“It is the business of the future to be dangerous.” ― Fake Ivan Illich

“Technology is not an instrument. It is a form of life.” ― Fake Ivan Illich

“A society that doesn’t care about people doesn’t know how to use machines well.” ― Fake Ivan Illich

“The first thing that technology gave us was greater strength. Then it gave us greater speed. Now it promises us greater intelligence. But always at the cost of meaninglessness.” ― Fake Ivan Illich

…I could do this all day. I generated more than 365 fake quotes in the style of philosopher/theologian Ivan Illich by feeding a page’s worth of real Illich quotes from GoodReads.com into OpenAI’s massive language model, GPT-3 [1], and had it continue “writing” from there. The wonder of GPT-3 is that it exhibits what its authors describe as “few-shot learning”: Rather than needing a training dataset of 100+ pages of Illich as older models might have required, I can get away with “sending in” as few as 2 to 8 Illich quotes and GPT-3 can take it from there, with a high degree of believability.

Have I resurrected Illich? Am I putting words into the mouth of Illich, now dead for nearly 20 years? Would he (or the guardians of his estate) approve? The answers to these questions are: No, Explicitly not (via my use of the word “Fake”), and Almost certainly not. Even generating them started to feel “icky” after a bit. Perhaps someone with as flamboyant a public persona as Marshall McLuhan would have been pleased to be ― what shall we say, “re-animated”? [2] ― in such a fashion, but Illich likely would have recoiled. At least, such is the intuition of myself and noted Illich [scholar? enthusiast?] L.M. Sacasas, who inspired my initial foray into creating an “IllichBot”:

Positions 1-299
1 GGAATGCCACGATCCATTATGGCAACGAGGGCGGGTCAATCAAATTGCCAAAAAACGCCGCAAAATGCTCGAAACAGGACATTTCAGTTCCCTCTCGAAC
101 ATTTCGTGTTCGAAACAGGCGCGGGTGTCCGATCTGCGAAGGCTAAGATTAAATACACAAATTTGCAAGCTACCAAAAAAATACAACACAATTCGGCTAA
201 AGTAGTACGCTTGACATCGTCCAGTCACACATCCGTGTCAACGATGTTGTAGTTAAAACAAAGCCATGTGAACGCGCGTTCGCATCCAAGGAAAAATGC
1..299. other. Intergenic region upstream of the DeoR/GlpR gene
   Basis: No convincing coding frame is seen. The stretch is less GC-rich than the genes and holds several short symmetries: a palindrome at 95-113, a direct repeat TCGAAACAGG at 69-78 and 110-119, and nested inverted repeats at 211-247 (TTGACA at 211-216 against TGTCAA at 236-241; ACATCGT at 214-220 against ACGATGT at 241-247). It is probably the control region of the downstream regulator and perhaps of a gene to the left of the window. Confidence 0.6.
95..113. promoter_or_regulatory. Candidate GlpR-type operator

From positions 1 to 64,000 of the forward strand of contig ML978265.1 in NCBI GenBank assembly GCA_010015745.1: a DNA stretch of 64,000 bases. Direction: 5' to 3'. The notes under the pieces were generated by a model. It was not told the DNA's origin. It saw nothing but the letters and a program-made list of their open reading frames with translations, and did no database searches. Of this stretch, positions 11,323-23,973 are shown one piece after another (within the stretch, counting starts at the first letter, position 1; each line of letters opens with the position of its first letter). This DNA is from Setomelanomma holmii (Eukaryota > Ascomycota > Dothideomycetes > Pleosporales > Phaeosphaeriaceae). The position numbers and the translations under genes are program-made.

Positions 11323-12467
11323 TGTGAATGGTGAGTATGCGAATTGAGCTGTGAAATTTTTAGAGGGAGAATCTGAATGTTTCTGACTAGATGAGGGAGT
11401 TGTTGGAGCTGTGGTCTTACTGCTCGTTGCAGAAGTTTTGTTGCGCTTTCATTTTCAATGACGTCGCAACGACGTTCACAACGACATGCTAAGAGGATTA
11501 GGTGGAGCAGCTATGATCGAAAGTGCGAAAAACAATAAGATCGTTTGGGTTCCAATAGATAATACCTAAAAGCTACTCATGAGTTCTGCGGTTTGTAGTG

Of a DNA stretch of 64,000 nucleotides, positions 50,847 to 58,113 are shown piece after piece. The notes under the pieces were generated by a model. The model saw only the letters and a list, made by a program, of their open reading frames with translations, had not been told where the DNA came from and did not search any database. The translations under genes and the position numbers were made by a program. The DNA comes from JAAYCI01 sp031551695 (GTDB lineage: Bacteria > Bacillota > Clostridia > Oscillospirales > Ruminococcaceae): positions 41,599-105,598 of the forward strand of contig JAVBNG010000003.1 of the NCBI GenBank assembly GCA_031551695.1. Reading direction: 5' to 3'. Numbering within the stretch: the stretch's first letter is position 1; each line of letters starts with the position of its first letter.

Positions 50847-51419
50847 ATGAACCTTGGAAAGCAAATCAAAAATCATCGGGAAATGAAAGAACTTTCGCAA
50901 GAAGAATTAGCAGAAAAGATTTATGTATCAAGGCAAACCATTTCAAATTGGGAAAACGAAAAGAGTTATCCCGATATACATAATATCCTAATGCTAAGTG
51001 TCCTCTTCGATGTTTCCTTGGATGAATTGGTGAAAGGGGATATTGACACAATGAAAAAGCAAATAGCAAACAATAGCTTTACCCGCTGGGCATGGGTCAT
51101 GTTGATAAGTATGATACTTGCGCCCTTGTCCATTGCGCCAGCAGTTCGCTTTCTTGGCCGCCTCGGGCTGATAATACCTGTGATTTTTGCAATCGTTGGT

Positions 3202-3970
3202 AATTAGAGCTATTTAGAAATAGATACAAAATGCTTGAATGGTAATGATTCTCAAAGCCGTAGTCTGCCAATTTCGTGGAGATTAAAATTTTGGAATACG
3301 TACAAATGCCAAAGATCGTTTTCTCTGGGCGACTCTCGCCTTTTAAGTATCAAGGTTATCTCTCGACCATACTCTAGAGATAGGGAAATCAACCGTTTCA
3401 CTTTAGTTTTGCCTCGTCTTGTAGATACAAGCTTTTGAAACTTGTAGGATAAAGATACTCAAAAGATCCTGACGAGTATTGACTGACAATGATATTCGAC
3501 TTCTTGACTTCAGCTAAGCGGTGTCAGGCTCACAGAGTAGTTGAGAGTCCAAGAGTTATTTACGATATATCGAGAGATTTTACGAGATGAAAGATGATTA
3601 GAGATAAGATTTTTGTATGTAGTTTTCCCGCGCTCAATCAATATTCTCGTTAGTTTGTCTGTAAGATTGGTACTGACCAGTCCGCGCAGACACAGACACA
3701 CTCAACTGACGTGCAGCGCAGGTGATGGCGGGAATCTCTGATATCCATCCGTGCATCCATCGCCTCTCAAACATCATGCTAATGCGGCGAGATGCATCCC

…and while I haven’t abandoned the IllichBot project entirely, Sacasas and I both feel that it would be better if it posted real Illich quotes rather than fake rehashes via GPT-3 or some other model.

For the AI Theology blog, I was not asked to write about “IllichBot,” but rather on the story of AI creating Nirvana music [3] in a project called “Lost Tapes of the 27 Club[4]. This story was originally mis-reported (and is still in the Rolling Stone headline metadata) as “Hear ‘New’ Nirvana Song Written, Performed by Artificial Intelligence,” but really the song was “composed” by the AI system and then performed by a (human) cover band. One might ask, how is this is different from humans deciding to imitate another artists? For example the artist known as The Weeknd sounds almost exactly like the late Michael Jackson, and Greta Van Fleet make songs that sound like Led Zeppelin anew. Songwriters, musicians, producers, and promoters routinely refer to prior work and earlier artists as signifiers when trying to communicate musical ideas to one another or as compositional exercises, challenging themselves to work in new musical styles. When AI generates a song idea, is that just a “tool” for the human artists? And are games for music composition or songwriting the same as “AI”? These are deep questions regarding “what is art?” and I will refer the reader to Marcus du Sautoy’s bestselling survey The Creativity Code: Art and Innovation in the Age of AI. (See my review here.)